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Re: Removal of pre-ISO C++ items from include/backwards


On Thu, 2007-10-25 at 12:40 -0500, Gabriel Dos Reis wrote:

> | I think this is the wrong idea. Deprecated does carry a lot
> | of weight. It allows a new compiler without a legacy
> | to elide the feature and specify it is ISO compliant
> | 'minus' the deprecated features, which is quite different
> | from 'non-compliant'.
> 
> Do you know of any of those compilers with user base we can talk to?

In approximation of the feature, yes: gcc! It has quite a number
of switches for controlling pedantry, standards conformance,
mapping errors to warnings etc.

> [...]
> 
> | Note I'm entirely agreeing with your the first line I quote
> | from you above, but questioning lack of sympathy with proposals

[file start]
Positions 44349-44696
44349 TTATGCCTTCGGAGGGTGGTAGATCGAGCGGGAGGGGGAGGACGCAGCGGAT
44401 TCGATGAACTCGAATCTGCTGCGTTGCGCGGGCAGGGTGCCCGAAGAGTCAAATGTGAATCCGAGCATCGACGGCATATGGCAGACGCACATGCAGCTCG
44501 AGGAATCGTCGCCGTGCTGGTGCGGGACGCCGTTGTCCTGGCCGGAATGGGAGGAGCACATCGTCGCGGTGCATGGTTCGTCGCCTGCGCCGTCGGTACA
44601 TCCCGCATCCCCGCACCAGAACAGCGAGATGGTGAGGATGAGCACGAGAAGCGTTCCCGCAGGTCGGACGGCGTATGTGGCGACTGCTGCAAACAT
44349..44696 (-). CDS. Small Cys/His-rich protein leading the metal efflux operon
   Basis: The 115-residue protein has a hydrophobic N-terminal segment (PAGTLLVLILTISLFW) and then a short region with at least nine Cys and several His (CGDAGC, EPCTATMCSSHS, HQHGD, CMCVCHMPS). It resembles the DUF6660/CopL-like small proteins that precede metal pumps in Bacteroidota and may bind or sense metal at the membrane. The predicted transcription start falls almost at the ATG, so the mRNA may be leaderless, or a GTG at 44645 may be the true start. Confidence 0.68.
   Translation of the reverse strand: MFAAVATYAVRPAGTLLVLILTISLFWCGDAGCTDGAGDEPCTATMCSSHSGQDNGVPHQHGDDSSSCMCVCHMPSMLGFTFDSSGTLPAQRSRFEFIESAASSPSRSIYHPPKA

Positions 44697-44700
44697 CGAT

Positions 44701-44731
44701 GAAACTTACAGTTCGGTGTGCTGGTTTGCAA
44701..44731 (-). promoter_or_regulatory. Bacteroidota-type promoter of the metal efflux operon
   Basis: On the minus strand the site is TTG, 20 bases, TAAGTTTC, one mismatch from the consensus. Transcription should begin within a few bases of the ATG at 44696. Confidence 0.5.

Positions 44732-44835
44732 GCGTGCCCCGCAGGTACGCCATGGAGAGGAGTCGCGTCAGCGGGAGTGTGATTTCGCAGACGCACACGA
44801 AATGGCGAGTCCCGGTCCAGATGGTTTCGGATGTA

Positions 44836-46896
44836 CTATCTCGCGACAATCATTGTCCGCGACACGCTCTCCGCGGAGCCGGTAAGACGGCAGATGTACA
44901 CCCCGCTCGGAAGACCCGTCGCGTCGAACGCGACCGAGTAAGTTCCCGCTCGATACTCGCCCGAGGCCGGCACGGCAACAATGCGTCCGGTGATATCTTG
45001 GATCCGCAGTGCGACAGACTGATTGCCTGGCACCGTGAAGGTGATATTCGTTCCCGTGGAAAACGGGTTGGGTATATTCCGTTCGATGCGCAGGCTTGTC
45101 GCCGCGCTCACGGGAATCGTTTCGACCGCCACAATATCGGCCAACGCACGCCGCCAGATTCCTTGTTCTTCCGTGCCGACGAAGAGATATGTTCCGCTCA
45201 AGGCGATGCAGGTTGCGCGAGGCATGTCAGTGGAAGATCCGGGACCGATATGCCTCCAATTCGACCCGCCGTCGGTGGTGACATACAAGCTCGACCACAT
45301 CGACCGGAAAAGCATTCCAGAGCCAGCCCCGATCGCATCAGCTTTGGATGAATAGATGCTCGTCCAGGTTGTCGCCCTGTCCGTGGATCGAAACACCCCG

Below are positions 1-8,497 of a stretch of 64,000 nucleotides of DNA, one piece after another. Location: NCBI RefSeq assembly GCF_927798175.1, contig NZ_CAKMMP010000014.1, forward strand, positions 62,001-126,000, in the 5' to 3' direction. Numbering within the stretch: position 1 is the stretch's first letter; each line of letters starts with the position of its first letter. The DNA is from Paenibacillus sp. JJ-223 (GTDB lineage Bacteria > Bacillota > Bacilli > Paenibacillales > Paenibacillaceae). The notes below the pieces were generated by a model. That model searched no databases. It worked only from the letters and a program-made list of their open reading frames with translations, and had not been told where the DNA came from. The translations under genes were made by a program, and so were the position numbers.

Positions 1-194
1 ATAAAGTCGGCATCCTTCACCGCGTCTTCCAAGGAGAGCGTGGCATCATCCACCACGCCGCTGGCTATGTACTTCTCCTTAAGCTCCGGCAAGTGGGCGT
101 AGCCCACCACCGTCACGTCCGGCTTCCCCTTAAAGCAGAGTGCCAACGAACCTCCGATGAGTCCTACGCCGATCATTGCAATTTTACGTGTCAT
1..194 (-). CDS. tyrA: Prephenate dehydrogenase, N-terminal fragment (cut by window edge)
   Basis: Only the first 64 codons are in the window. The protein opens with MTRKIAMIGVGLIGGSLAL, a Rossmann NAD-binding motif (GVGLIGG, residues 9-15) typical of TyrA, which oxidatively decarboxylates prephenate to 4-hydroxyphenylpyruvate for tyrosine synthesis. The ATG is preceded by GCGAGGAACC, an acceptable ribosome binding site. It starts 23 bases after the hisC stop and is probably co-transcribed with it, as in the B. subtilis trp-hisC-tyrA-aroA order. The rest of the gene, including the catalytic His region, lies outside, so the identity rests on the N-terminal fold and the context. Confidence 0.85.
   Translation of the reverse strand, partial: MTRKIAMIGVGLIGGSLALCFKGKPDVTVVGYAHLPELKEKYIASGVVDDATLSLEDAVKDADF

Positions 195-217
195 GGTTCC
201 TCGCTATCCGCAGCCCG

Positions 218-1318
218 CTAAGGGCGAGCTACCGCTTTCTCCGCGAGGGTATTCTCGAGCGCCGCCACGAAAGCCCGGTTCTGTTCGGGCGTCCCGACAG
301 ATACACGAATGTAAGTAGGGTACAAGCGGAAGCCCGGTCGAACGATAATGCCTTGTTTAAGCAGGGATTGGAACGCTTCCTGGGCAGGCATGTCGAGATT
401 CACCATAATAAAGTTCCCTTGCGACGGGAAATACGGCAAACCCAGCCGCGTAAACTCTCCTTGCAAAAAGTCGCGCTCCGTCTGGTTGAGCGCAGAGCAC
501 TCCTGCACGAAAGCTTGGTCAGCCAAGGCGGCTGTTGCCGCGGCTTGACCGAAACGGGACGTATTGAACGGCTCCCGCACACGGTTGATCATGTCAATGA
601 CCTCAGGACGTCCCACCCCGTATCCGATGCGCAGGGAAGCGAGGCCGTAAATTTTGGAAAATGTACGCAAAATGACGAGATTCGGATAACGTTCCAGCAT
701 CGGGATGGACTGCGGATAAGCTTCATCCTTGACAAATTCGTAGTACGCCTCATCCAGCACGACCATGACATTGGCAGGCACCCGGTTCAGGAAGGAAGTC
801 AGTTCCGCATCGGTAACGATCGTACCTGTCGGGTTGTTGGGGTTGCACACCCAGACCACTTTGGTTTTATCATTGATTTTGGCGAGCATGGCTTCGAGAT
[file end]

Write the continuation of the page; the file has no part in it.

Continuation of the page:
> | to deprecate features considered undesirable.
> 
> I'm just being realistic.  Code base don't just vanish overnight
> because the ISO committee voted to deprecate things.  I realize the
> situation might be different in a totally different, imaginary,
> perfect world.

I agree, I wasn't suggesting removing support for deprecated
features overnight: rather than you don't view deprecation
unfavourably, precisely because it *doesn't* imply 
uncontrolled feature removal. Contrarily my point is that
they can be enabled or disabled with a small number
of comprehensible switches.

gcc already does this kind of thing and it is good,
although the exact features sets controlled by switch
combinations are sometimes a bit hard to understand.



-- 
John Skaller <skaller at users dot sf dot net>
Felix, successor to C++: http://felix.sf.net


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